By Gustavo Arellano
By R. Scott Moxley
By Alfonso Delgado
By Courtney Hamilton
By Joel Beers
By Peter Maguire
By Charles Lam
By Charles Lam
"My point is that Log Cabin Republicans have called out our enemies in our party, but the gay Democrats don't," the man says.
For Evan Wolfson—perhaps the nation's most relentless gay-marriage advocate and a panelist—those assertions aren't just "wrong," they're also boneheaded.
"Unions have been extremely helpful to us," Wolfson says. "And I take offense at the implication of your statement. It's not helpful to label whole groups. . . . We need to grow the climate of empowerment where people respond [to gay marriage as an issue] of fairness."
David Lampo—a convention panelist, employee at the libertarian Cato Institute and LCR official in Virginia—concurs. "The successes we're going to have is when Log Cabin develops great relations with other LGBT organizations," Lampo says.
But because LCR has worked closely with liberal gay groups on issues of common cause—gay marriage, DADT and anti-discrimination in the workplace—a dissatisfied splinter group formed two years ago. GOProud members say the gay community is best served by championing Republican policies. For example, the group's top six priorities are "tax reform"—lowering capital-gain taxes and eliminating the "death tax," "health-care reform" that focuses on privatization, "social-security reform," "respecting the proper role of the judiciary," "holding the line on spending," and "fighting global extremists." After those issues, the group's seventh priority isn't gay-marriage advocacy, but rather "return the [issue] to the states." Conservatives Andrew Breitbart and Ann Coulter support GOProud.
Meanwhile, Wolfson insists a "united strategy" among Democratic and Republican gay groups is responsible for orchestrating "a momentous shift" in public opinion since the enactment of the anti-gay 1996 federal Defense of Marriage Act (DOMA), which was written by conservative Republicans and signed into law by President Bill Clinton.
"Four recent national polls showed that a majority of Americans now support the freedom to marry by either 52 percent or 53 percent," Wolfson declares. "That's up from 26 percent in 1996. We are helping people understand that the question about gay marriage isn't a fringe question, but a significant failing of the United States and its commitment to freedom."
* * *
"I was a good juggler," says Karger, when asked about hiding his sexuality until his mid-50s. "I was good at faking it, acting like I really wasn't gay."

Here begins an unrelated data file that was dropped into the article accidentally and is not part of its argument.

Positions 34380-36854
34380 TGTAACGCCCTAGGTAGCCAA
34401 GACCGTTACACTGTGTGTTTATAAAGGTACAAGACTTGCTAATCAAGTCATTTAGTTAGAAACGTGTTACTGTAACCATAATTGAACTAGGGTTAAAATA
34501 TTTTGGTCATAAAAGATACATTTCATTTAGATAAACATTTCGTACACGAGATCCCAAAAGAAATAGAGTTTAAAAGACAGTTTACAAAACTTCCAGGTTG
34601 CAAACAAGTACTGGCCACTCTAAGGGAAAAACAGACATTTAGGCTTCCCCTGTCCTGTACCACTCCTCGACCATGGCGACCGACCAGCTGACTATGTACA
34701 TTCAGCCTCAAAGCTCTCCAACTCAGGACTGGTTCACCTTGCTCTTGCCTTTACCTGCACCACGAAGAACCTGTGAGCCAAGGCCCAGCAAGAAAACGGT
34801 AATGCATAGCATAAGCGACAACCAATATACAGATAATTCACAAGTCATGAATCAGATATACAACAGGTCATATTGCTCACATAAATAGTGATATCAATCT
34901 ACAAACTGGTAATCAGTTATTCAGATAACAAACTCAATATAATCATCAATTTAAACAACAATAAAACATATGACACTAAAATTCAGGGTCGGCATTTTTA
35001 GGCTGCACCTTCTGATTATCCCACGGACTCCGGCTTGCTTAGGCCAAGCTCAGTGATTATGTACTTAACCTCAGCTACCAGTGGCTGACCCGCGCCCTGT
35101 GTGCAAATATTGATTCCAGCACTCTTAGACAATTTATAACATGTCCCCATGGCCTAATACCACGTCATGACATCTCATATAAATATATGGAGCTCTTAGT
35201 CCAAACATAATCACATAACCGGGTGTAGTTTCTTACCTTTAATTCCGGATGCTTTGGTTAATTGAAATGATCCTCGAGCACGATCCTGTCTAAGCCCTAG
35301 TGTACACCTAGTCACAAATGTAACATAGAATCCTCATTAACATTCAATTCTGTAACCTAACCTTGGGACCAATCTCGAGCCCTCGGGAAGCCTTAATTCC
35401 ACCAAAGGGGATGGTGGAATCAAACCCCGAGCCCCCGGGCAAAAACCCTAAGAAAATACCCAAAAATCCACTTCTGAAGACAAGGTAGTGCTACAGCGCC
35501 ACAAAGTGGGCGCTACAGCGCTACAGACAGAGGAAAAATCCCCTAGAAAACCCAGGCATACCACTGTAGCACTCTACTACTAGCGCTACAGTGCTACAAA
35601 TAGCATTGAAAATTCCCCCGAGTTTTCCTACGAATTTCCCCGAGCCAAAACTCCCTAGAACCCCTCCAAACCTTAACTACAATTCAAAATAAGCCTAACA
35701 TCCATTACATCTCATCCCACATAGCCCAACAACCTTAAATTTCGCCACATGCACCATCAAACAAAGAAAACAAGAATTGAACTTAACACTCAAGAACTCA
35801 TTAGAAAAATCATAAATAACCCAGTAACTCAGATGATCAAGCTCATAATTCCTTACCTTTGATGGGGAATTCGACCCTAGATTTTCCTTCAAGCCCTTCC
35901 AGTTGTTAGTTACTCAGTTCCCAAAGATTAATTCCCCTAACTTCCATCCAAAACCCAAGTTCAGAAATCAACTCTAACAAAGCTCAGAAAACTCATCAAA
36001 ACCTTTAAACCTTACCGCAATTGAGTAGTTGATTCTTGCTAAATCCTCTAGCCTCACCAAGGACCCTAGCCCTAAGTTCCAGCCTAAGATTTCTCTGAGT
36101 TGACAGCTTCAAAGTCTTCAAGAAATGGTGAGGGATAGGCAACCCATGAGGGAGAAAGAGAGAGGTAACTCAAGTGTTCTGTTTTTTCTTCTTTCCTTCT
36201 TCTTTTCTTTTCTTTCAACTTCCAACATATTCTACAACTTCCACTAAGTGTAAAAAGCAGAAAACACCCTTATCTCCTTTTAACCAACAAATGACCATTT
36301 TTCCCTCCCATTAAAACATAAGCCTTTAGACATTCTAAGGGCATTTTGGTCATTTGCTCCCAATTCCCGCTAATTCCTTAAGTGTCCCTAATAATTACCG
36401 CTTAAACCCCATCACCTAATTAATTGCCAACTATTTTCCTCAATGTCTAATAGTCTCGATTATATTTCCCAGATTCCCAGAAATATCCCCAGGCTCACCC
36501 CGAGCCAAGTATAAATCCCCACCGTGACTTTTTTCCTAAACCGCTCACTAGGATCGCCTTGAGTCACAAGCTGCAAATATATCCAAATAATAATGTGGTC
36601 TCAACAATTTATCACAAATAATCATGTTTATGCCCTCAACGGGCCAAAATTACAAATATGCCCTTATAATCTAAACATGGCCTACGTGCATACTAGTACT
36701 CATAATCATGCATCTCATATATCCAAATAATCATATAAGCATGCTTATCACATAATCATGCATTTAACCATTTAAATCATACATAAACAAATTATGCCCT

His closet door is now shattered. For example, when angered by anti-gay attacks, he has described himself to a straight audience as "no more Mr. Nice Gay." Even when he's serious, he has a sense of humor.
He says he had a boyfriend "several years ago," but is single now.
"I've put dating aside for now to focus on the campaign," he says, "and there's really no time for anything else."
He pauses, smiles and adds, "But I also know how life works. You never know when you'll find someone."
Minutes later, Karger orders a skim-milk latte at a Dallas café, sizes up his crowd—two shop employees, one twentysomething male and one twentysomething female—and makes his pitch.
"I'm Fred Karger," he says. "I'm running for president of the United States."
The employees stare at him, as if wondering whether Punk'd is already back on the air.
Karger adds, "I'm the first openly gay presidential candidate."
The male employee blushes, but 30 seconds later, he proudly wears a Karger campaign pin.
"See?" Karger says. "You're now part of history."
History is important. Karger has a filmmaker shooting a documentary of the campaign. He's hoping his run for the White House will serve as inspiration for a series of future openly gay candidates. Based on his own life, he knows that "anything is possible."
While working for high-ranking Republicans, as well as championing conservative causes, he managed to keep a "deep, dark secret" gay life that involved well-known, historic people. In fact, he says he was "lucky" to have "healthy gay relationships," and even became friends with Hollywood superstar Rock Hudson, who lived in the closet before dying of AIDS.
"I was at Rock's 50th-birthday party," he recalls. "I had a ball."
Karger once dated Jon Epstein—the late, Emmy-nominated producer of Hudson's McMillan and Wife and Peter Falk's Columbo television shows.
When I press him for details about this period of his life, Karger replies, "I don't want to tell too much. Read my book."
Karger is in the final stages of self-publishing his memoirs with a ghostwriter. "I've had a really interesting life," he says. "It's a great read."
It was during the 1970s when Karger, who is Jewish but says he's "not very religious," tasted a degree of national fame. His face was used in the Edge shaving-cream commercials shot by director John Hughes, who'd go on to do Home Alone, The Breakfast Club and Ferris Bueller's Day Off. "The ad ran for years," he says. "Cha-ching!"
Karger, who is holding a June 18 fund-raiser in Laguna Beach, hopes to raise $5 million for his campaign, but so far, his seven-member staff is largely operating off his retirement nest egg. For example, his "D.C. office" is the condo of his part-time communications director, Rina Shah. "We're a lean, mean fighting machine!" he declares. "I have to start raising more money. That's my weakness."